The truth, however, is much more complicated. With the increased availability of breathtakingly cheap clothing, the US market for second-hand clothing has diminished as quickly as fast fashion has risen.  And, since we pay so little for these brand new clothes, we have started to think of them as disposable. The result is, we Americans donate a lot of perfectly wearable clothing – so much so that we are overwhelming the retail system these charitable organizations operate. As a result, donation centers have to cull donated property for desirability according to grades – only the top is deemed fit for local retail.  It’s estimated that only 10-30% of donations make this grade – and even these get downgraded at the busiest centers if they don’t sell within a matter of weeks.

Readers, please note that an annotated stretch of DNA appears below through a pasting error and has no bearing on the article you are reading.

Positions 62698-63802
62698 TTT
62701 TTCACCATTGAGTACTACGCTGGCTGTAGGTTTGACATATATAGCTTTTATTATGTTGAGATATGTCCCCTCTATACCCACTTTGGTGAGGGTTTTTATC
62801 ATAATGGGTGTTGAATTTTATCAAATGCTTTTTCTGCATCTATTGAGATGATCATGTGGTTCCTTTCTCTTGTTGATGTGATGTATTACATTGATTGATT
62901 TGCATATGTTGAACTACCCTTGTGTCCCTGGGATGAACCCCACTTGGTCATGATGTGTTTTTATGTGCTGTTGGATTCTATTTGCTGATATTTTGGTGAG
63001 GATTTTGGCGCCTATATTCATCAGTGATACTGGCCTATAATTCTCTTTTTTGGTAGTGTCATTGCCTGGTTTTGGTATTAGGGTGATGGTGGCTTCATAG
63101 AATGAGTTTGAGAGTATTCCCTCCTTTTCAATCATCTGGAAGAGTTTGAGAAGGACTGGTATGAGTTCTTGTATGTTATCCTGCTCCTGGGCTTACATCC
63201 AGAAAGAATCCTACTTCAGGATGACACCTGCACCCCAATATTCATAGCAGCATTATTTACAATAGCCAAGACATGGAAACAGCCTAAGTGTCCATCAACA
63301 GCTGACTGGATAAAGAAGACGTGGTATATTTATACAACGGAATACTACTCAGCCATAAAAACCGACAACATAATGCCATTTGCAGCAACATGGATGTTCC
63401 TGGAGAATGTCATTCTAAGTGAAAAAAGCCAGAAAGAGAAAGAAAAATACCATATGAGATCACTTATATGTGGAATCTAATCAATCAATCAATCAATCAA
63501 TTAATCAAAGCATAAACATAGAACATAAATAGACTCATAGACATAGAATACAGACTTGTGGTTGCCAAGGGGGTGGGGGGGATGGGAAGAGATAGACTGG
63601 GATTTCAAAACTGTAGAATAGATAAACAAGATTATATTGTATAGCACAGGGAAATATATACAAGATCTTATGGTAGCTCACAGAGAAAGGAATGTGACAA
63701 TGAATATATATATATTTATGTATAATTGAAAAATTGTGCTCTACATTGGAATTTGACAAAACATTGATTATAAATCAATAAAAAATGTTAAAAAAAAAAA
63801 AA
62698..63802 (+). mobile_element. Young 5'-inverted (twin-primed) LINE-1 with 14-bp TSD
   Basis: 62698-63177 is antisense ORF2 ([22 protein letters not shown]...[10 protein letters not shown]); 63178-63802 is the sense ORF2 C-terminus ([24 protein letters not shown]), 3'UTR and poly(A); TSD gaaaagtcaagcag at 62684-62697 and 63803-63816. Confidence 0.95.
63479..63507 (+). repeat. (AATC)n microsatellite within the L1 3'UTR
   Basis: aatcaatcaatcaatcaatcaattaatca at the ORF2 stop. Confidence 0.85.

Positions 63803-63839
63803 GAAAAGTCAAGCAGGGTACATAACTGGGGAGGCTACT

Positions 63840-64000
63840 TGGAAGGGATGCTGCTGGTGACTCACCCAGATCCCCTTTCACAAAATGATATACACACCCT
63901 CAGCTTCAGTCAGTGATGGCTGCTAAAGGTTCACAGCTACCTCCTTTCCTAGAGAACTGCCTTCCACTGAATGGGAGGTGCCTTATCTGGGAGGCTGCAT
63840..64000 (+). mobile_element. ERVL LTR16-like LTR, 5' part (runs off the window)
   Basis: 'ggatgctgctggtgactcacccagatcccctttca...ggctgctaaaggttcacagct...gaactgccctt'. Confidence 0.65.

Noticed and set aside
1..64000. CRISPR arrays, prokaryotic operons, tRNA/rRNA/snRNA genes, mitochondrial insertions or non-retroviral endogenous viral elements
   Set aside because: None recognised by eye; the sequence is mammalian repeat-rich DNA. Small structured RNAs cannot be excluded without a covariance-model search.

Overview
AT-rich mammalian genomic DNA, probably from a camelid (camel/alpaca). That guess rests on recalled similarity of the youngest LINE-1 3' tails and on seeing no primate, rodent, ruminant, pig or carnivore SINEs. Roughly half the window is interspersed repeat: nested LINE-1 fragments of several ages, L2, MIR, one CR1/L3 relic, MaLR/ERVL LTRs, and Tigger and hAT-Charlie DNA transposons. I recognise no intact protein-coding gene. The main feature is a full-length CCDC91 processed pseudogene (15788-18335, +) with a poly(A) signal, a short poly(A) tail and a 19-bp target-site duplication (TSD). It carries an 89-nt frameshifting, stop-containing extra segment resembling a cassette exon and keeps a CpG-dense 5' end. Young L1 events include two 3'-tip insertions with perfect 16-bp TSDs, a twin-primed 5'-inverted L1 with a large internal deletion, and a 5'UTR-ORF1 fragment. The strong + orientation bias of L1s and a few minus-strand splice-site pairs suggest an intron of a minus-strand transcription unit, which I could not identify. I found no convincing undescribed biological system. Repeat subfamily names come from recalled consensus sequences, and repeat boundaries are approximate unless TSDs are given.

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Fig. 3 – At a Salvation Army – bales of clothing destined for recycling (Jack Hanrahan, Erie Times-News)

Those donations that don’t make the sales floor?  They can be earmarked for different markets on a sliding scale of desirability – a rough estimate of their residual value. In a symbol of how interconnected this system is, the lowest wearable grades are destined for places like Pakistan – a place where labor costs are so low that they produce the cheap apparel that ends up in this lifecycle. If the garment isn’t wearable, it might be destined for shredding and recycling – in particular, if it’s from 100% natural fibers such as cotton or wool.  Not all materials are eligible for this fate, though, especially blended material.  So a pair of 98% cotton jeans with a 2% touch of elastane for stretch, may go straight to a landfill.